Places We Protect

Hungry Beech Preserve

West Virginia

An Eastern Bluebird holds a large berry in its beak.
Eastern Bluebird Numerous neotropical migrant birds nest on the preserve in the spring and summer months. © Janet Haas

The preserve features nearly 30 acres of outstanding cove hardwood and oak-hickory forests.




The Hungry Beech Preserve ranges from level to rolling meadowland on Paxton Ridge and along Green Creek, to a steep-sided cove, about 300 feet deep, lying between two ridges protruding off of Paxton Ridge.  The primary feature of the preserve is the nearly 30 acres of outstanding cove hardwood and oak-hickory forests.  While likely not virgin forest, they have high natural value, with no signs of recent disturbances.  Many of the large American Beech and White Oaks in the cove are over 13 feet in circumference. A few trees exceed 56 inches in diameter. An 80-acre buffer zone of second growth forest and ridgetop meadows secures this primeval forest. There are over 80 species of spring flowering plants and many neotropical migrant birds.

What TNC Is Doing

Volunteers have played a special role on this preserve. Several volunteers from the Charleston area have helped map trails and design maps for the property. Students from West Virginia University have also volunteered, and worked to improve the trails. The Conservancy continues to seek a corps of regular volunteers to carry out projects on the preserve.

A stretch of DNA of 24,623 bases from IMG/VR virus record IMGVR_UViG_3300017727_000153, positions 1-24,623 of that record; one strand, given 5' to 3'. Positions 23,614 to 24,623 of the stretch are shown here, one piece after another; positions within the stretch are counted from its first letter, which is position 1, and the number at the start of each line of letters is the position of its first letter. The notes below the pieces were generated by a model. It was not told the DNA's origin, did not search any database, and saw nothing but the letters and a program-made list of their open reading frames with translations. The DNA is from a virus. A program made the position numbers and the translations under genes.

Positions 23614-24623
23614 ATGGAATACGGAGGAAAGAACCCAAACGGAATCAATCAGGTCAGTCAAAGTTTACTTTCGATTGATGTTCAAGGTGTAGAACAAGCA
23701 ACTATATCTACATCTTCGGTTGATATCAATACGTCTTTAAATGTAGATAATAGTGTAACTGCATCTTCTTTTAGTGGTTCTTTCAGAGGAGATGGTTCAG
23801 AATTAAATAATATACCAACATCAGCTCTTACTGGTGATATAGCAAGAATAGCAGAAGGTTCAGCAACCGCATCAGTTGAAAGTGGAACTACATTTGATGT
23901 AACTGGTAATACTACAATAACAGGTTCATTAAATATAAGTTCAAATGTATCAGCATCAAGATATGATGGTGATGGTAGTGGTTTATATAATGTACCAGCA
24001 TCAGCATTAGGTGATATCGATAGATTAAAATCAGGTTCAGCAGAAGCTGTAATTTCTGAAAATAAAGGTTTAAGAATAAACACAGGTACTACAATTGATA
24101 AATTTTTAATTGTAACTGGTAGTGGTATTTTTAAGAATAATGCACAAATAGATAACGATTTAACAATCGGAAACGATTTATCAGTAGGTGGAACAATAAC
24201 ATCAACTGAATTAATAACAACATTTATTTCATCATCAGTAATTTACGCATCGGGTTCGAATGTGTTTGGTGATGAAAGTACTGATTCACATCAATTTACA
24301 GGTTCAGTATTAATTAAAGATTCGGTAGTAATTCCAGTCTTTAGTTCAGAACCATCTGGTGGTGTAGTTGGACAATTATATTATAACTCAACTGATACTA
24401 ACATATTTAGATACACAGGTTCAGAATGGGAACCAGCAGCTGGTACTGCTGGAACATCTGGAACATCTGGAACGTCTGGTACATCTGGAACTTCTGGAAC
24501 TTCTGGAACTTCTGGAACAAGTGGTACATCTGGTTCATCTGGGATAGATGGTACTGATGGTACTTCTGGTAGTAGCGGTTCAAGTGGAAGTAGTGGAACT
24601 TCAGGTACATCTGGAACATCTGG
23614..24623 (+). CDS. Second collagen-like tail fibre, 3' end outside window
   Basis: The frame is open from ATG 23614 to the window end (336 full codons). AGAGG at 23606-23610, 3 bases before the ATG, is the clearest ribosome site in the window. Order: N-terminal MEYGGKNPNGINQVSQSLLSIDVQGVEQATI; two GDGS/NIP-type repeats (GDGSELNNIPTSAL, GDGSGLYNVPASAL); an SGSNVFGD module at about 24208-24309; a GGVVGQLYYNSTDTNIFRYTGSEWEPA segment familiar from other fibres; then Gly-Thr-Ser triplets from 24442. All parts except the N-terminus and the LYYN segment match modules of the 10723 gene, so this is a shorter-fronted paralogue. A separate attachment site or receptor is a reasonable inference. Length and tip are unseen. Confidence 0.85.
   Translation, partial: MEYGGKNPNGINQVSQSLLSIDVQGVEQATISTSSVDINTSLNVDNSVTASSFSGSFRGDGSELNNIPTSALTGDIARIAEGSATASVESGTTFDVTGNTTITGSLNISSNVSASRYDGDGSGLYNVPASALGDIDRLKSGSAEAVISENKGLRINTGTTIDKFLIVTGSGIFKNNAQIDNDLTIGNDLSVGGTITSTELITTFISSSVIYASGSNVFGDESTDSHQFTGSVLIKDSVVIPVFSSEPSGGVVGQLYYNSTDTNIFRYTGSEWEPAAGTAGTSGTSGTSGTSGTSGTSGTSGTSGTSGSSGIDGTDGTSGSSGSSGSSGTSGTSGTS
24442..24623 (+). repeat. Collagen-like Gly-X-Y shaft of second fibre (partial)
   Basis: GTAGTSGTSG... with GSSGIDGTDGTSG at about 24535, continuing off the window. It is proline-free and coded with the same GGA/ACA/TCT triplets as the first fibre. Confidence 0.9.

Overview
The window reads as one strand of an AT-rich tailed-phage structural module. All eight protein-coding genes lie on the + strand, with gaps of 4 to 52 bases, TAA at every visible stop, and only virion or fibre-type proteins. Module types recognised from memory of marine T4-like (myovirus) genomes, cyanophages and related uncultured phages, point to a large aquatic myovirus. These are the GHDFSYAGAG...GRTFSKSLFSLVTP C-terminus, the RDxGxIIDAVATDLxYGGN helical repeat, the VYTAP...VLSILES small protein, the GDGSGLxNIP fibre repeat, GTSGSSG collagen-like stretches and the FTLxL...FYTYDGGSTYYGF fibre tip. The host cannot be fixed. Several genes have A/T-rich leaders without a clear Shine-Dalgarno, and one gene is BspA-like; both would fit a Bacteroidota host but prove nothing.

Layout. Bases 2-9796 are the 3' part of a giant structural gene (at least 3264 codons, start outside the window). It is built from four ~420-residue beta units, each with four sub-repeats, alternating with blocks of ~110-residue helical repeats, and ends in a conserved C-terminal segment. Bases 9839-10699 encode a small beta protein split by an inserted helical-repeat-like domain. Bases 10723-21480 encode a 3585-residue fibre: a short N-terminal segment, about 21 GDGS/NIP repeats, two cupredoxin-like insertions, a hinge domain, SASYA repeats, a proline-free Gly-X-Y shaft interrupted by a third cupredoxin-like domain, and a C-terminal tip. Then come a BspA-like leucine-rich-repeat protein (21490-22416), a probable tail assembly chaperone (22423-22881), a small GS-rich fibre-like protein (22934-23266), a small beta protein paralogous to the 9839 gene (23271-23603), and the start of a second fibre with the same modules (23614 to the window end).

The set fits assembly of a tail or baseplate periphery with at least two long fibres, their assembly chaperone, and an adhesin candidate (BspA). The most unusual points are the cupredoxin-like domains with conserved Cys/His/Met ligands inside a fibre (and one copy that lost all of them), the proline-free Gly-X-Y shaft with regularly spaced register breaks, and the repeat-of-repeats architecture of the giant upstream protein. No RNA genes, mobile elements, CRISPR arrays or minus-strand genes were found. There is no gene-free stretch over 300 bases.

Open for hiking and nature study


Seven days a week, dawn to dusk.


Emblematic species include: glade fern, American Beech, Goldie’s shield fern, white oak, shining clubmoss,


124 acres

Explore our work in this region

A loop trail will take the visitor through a variety of habitats on the preserve. The best way to begin the trail is to walk through the ridgetop fields to the barn. At the barn you will see the trail head sign dedicating the trail to Marie Wallace, a past board chairman and active participant in the State Garden Club. The trail then descends into woods, where dramatic sandstone outcrops can be seen.  Although there is not a trail to the oldest stands of trees, a brief woodland walk will allow exploration of this site.  The main trail then ends back in the ridge meadow.

Please wear appropriate hiking shoes and take plenty of water when exploring the preserve. 

What to See: Plants 

The diversity of herbaceous species throughout the cove is outstanding.  Three species occurring in the cove hardwood forest are noteworthy, as they are extremely localized in distribution and found only in well-developed, nutrient rich habitats.  They are Goldie's Shield Fern, Glade Fern, and Shining Clubmoss.

What to See: Animals

Native deer, turkey, squirrel, and chipmunks make the area their home.  Numerous neotropical migrant birds nest on the preserve in the spring and summer months.

Support Our Work at Hungry Beech Preserve

You can help us protect West Virginia's diverse plant and animal communities at Hungry Beech Preserve and beyond.